This began with a silver grey base of tight, small, tatted rings that were connected across both the width and length. It is a split ring pattern I call Pulse. On both sides of the watch face are additional tatted rings that connect Sterling jumprings to the watch. The grey tatting stops at the face, splits to attach to the face and then continues under the watch to attach at the other side and continue on around the wrist. Sound tricky? Yeah, a wee bit. 🙂

I added a ruffle to the edge using half of my Daisy Chain pattern which is a continuous pattern of flower petals. Dark gold seed beads were tatted into medium charcoal cord. Already I was feeling something glamorous but organic developing. After I was finished with the first side, I decided to hold off on the second side until I worked more. Ultimately, I liked the ruffle around my wrist but did not want to detract from the floral vine too much so I left the other side straight. I am a huge fan of ruffles and lace, go figure.

Next I added the olive green vine. With heavier size 10 cordonnet, I used my vine pattern to create the design. I tatted connections into the gray bracelet pattern through the leaves and the turns of the vine. This watch base was becoming very sturdy and much of the stretch was reducing with added layers making it very important that it was the appropriate length from the beginning.

To further anchor the vine, I whip-stitched a light mocha cord around it and through the original bracelet base. I chose the light mocha to subdue the olive color a little making the work more earthy.

Next the sweet little size 80 Teeny Tat flowers are added. Each is individually hand sewn into the work with a brilliant Swarovski crystal sewn into the center. The colors are some of my most favorite, salmon, brick, peach and very light orange. These little delights cup up around the crystals. Love, love, love it!

Now that most of the fiber artwork is finished (and days have passed), I needed to create a base that was durable, firm, and easily cared for. I needed to finish the watch in a way that it could be worn for a very long time. I want it to wear like steel. I began by attaching the silver Pulse base to the back cover of the watch with permanent resin. I can actually pull the back free with the bracelet attached to change the battery if need be. Small green leaves were permanently secured to the watch face, further securing it. And leaves were added to the sides creating a cup around the entire watch. I was able to remove some of the Sterling jumprings so the remaining rings were more discreet.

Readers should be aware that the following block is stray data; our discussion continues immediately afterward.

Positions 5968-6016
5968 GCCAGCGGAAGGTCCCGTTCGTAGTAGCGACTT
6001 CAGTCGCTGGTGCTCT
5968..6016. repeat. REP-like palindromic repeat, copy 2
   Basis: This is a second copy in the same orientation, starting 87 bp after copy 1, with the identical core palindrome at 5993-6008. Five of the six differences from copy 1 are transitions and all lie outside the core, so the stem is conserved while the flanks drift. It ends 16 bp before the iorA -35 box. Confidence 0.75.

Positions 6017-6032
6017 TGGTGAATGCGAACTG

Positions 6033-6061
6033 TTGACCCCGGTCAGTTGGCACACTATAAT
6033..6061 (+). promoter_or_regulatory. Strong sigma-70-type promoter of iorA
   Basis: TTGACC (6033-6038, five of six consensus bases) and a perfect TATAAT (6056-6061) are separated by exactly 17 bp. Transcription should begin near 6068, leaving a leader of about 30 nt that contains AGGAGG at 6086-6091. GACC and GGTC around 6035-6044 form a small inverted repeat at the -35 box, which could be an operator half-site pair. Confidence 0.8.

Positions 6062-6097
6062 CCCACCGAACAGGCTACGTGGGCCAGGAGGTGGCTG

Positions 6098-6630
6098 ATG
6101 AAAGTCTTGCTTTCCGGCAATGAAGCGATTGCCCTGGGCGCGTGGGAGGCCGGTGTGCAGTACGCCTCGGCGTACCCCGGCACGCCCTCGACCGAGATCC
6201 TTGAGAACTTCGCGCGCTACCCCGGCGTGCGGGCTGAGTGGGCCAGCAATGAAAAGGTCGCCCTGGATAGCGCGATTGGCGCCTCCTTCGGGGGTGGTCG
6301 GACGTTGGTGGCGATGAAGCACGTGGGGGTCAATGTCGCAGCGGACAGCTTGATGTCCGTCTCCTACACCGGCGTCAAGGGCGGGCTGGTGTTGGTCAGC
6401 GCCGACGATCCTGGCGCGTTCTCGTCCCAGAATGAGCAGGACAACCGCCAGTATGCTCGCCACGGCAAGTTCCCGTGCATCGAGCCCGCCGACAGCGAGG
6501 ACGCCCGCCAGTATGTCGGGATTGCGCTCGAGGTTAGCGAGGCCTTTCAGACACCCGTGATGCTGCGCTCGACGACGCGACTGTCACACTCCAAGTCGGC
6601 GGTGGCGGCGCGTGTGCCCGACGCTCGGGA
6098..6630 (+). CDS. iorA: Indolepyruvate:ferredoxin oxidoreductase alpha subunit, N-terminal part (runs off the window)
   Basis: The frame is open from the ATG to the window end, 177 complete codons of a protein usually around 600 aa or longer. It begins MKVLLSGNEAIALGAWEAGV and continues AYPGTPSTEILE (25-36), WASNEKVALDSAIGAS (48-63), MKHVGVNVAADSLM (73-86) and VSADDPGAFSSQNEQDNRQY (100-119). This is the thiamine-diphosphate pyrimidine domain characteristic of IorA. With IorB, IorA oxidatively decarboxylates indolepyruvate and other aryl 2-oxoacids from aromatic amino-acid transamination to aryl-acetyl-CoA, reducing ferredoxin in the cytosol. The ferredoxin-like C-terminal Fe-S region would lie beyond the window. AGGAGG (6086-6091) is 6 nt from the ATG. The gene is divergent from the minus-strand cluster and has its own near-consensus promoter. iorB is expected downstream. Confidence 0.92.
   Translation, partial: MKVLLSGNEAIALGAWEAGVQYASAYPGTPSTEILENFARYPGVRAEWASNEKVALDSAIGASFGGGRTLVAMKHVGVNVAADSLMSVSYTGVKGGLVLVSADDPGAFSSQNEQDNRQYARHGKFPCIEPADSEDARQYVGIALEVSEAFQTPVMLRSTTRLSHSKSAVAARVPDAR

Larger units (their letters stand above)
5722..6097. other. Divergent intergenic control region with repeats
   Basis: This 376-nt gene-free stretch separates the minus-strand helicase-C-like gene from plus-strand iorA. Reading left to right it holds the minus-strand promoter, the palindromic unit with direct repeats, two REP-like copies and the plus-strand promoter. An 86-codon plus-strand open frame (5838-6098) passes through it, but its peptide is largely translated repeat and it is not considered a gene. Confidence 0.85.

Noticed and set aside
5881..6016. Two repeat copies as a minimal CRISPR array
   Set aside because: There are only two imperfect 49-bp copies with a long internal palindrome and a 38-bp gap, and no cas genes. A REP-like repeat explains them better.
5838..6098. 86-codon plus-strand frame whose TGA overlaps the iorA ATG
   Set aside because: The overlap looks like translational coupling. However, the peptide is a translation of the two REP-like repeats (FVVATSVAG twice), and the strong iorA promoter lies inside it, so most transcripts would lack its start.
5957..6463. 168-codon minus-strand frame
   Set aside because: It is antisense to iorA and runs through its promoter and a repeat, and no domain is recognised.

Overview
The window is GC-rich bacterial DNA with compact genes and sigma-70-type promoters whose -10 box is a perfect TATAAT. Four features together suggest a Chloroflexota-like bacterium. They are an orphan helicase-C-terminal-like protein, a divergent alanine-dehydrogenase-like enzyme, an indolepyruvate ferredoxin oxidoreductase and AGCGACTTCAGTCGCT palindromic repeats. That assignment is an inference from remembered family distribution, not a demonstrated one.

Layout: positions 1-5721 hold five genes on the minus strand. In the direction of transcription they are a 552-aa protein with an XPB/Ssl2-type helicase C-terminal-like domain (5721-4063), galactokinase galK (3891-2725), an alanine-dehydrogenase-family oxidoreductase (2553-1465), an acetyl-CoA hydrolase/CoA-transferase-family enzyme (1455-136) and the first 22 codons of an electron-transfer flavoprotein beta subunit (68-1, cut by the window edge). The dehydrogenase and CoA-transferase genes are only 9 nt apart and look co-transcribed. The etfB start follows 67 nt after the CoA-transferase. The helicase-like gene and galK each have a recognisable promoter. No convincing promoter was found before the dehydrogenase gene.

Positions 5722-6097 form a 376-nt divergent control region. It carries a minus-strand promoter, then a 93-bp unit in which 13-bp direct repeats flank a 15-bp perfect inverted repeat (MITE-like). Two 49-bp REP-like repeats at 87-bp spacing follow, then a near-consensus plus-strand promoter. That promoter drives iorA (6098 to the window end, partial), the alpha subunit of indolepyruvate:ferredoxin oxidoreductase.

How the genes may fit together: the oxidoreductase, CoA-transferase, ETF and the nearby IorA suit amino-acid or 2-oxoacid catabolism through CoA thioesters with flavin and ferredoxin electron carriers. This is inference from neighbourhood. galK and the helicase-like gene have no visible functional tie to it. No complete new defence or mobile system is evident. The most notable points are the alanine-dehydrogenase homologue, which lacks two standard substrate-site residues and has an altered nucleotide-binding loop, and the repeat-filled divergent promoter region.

P1130291

The final finishing was attaching the base ribbon and hardware. I used olive organdy ribbon to show some sparkle through the design. And under the the olive is a more substantial ribbon of shiny silver to make the tatted silver rings “pop”. The ribbons were discreetly stitched to the tatting. Sterling and gunmetal jewelry components completed the watch. I love my watch and I wear it all the time!

There you have it. My favorite new creation, the Garden Watch. It took many days to develop and finish and was well worth the time. I hope you have enjoyed my new work!

Live, Love, Tat!

Jennifer

The Garden Watch © 2013 Jennifer Kohr

(All Snappy Couture designs, Snappy Tatter original designs and their names are covered by copyright laws and are not available for reproduction. My blog posts are not intended to be a tutorial for reproduction of my work,  just an inside look into the process of creating my work. Thank you for understanding and not attempting to reproduce my work.)

The making of a Couture necklace…Teeny Tat Chic